The Internet Still Has Its Moments
I’ve written a couple times about the death of the internet as a cultural engine. The basic argument is that the era of intense generalized connection is coming to an end—instead of having some enormous portion of humanity sloshing around together in gigantic social stockpots like Twitter and Facebook, people will separate themselves into little social ramekins based on interest or affinity like hobbyist forums or private Signal groups. Hence the death of the media companies (like Buzzfeed) that tried to exploit the big stockpot for an audience, and the continued success of those that have continued to cultivate their own little ramekins (like HuffPo or the legacy papers), which was, after all, how the internet started out.
I recently came across a delightful little example of this past as future. One Phil Gyford, a British web developer, maintains a website devoted to the 17th-century diary of Samuel Pepys, a Restoration-era bureaucrat in Britain’s incipient defense apparatus. You can sign up to receive a day’s entry of Pepys around close of business in your email; even more delightful, in you click through to see the day’s entry on the site, there follows below it a forum discussion where Pepysheads dissect early modern linguistic oddities, the condition of our man Sam’s finances, the geography of London, and the like. Because Pepys kept the diary for roughly ten years, the forum posts come in decadal waves—a burst of activity on the entry on the date in 2003, 2013, and now 2023.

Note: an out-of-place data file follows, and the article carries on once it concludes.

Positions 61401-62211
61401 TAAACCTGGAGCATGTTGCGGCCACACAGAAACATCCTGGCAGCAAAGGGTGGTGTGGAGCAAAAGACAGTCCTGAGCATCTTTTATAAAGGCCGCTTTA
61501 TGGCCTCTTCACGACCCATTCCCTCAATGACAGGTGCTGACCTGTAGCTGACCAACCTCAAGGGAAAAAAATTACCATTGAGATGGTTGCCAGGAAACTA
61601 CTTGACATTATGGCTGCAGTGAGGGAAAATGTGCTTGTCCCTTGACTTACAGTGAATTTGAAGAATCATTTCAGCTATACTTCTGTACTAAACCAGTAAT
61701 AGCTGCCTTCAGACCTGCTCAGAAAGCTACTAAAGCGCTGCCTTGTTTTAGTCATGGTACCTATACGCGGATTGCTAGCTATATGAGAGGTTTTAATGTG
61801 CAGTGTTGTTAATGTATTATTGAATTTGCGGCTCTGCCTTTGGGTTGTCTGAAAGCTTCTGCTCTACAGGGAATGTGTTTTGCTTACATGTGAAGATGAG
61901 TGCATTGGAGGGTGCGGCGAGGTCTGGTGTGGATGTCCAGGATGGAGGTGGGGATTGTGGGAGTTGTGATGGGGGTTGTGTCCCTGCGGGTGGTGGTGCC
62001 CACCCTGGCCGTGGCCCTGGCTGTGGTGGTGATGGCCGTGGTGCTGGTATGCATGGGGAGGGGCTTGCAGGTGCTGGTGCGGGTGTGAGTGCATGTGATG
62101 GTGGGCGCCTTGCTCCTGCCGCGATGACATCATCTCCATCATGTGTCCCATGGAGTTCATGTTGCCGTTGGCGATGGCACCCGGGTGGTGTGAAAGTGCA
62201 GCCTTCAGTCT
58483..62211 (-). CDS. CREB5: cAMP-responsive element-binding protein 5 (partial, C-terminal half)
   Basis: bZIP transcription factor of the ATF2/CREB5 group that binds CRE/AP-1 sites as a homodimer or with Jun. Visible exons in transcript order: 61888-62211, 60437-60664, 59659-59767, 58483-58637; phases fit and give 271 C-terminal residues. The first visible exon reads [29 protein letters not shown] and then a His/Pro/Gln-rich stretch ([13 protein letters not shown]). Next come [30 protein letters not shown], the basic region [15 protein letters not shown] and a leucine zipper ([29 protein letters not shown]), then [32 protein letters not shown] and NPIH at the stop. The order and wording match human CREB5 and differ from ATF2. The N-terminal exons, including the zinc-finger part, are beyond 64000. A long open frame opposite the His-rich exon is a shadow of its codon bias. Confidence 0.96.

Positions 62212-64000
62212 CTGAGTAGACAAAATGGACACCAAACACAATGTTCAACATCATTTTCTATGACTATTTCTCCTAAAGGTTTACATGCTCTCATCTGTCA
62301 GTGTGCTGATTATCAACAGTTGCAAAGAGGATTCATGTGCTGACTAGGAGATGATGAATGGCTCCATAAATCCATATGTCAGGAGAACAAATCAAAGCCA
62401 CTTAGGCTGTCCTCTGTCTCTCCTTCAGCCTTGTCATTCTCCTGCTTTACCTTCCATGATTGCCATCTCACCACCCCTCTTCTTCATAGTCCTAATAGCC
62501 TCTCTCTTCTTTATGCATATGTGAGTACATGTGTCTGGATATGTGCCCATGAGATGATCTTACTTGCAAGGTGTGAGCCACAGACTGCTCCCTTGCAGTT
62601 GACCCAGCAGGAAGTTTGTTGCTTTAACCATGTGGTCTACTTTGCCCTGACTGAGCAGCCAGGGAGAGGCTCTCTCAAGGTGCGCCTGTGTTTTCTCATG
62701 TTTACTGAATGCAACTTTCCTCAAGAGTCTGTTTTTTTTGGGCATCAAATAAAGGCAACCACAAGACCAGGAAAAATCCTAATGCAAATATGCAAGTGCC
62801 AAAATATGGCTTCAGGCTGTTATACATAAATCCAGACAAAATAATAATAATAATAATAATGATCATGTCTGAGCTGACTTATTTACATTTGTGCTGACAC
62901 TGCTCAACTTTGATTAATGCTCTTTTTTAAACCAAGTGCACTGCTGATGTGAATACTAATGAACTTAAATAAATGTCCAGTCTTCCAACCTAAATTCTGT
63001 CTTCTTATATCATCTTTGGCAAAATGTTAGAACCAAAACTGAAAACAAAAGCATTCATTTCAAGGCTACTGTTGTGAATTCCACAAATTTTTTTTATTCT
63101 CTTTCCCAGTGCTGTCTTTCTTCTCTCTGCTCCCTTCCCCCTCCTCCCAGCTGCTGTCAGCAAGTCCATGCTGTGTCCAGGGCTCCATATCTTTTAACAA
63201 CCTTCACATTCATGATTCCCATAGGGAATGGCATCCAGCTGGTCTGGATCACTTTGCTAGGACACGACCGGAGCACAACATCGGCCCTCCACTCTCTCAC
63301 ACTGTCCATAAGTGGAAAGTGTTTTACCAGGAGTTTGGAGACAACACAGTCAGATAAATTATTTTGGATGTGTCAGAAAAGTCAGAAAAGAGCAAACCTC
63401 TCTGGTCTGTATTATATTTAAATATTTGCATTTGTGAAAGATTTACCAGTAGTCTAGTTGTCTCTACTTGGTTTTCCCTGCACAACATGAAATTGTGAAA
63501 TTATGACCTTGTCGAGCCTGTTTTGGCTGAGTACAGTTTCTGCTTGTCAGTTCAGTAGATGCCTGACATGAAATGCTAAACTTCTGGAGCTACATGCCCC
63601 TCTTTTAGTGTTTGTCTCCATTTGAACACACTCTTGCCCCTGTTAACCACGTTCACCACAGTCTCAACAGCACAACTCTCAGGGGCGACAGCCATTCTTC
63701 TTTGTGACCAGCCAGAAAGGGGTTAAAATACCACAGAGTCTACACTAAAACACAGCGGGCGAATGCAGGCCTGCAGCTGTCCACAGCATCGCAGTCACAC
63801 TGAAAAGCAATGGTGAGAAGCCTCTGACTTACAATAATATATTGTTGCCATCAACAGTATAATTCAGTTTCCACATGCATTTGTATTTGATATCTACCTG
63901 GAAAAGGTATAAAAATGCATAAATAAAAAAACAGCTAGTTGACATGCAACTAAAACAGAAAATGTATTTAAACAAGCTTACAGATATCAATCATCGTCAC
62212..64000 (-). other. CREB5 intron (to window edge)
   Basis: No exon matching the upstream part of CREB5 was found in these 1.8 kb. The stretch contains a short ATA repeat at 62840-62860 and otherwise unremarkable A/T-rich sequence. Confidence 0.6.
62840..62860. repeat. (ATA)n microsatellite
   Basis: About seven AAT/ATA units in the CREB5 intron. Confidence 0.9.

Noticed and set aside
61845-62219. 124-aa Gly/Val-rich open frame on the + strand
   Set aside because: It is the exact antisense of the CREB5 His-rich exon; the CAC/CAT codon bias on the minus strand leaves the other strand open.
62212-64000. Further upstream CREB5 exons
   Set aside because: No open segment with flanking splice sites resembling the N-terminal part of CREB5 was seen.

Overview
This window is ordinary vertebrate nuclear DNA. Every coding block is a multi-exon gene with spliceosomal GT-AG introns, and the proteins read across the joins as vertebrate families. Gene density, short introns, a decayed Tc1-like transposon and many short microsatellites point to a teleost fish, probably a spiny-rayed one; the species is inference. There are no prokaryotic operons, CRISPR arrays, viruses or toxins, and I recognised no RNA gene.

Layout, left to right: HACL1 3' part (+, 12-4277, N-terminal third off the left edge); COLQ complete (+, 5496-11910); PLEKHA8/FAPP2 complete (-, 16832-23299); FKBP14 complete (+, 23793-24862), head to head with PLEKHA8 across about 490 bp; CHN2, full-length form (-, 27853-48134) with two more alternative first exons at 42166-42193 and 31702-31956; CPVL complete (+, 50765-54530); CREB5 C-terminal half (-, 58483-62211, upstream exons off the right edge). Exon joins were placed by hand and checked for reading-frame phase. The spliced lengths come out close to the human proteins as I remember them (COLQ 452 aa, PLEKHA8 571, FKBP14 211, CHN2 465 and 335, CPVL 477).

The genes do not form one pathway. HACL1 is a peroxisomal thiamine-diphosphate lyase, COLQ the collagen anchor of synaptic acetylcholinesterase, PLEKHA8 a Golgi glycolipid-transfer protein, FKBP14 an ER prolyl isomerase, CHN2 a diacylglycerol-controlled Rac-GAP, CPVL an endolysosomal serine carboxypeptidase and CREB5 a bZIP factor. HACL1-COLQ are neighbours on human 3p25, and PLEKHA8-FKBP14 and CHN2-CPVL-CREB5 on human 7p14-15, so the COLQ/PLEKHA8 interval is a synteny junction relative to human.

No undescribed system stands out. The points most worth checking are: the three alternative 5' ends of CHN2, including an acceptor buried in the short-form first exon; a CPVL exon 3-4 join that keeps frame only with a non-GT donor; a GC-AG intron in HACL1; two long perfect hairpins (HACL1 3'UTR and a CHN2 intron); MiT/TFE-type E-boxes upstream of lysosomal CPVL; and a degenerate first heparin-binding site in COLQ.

Gyford also ran an associated Twitter account that would post excerpts of the day’s entry. (Pepys, always very frank about life’s coarser difficulties, has some pretty funny Twitter material.) The ongoing technical problems with Twitter have caused Gyford to cease tweeting, per a notice on the diary site; but on the forum itself, Pepys-centric activities will continue unabated, as they have for over twenty years.